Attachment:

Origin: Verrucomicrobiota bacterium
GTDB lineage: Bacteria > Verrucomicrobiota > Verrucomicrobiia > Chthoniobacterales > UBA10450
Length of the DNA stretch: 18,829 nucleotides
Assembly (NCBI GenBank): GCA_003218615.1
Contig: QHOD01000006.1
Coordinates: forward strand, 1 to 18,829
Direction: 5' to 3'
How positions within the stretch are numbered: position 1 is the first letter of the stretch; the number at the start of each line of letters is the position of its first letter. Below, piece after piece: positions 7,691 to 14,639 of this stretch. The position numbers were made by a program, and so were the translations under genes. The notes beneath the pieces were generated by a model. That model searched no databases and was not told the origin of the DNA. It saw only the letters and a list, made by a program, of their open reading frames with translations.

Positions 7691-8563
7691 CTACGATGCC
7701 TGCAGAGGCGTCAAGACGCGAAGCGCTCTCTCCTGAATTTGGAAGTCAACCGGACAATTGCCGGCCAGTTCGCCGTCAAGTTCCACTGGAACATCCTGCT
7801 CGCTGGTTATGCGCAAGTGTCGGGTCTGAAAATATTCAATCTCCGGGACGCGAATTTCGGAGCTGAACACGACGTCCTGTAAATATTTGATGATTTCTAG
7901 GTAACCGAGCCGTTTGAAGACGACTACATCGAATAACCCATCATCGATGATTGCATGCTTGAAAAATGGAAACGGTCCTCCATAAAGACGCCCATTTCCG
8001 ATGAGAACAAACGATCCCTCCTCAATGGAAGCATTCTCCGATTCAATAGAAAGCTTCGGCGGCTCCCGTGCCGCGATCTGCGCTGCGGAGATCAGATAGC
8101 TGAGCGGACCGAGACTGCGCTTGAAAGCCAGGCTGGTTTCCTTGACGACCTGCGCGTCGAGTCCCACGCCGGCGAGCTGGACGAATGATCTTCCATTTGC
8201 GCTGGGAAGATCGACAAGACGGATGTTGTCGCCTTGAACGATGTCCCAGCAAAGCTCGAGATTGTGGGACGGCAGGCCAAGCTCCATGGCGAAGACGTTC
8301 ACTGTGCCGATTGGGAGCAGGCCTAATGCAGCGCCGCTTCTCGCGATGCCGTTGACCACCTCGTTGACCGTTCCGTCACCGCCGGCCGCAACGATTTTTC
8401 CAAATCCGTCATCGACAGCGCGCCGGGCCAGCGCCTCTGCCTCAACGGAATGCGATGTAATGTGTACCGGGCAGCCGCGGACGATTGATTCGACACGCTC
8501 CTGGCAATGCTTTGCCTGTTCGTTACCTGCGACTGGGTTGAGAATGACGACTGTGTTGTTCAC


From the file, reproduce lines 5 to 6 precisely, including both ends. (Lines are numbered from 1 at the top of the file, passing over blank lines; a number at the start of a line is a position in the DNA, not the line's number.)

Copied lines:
Contig: QHOD01000006.1
Coordinates: forward strand, 1 to 18,829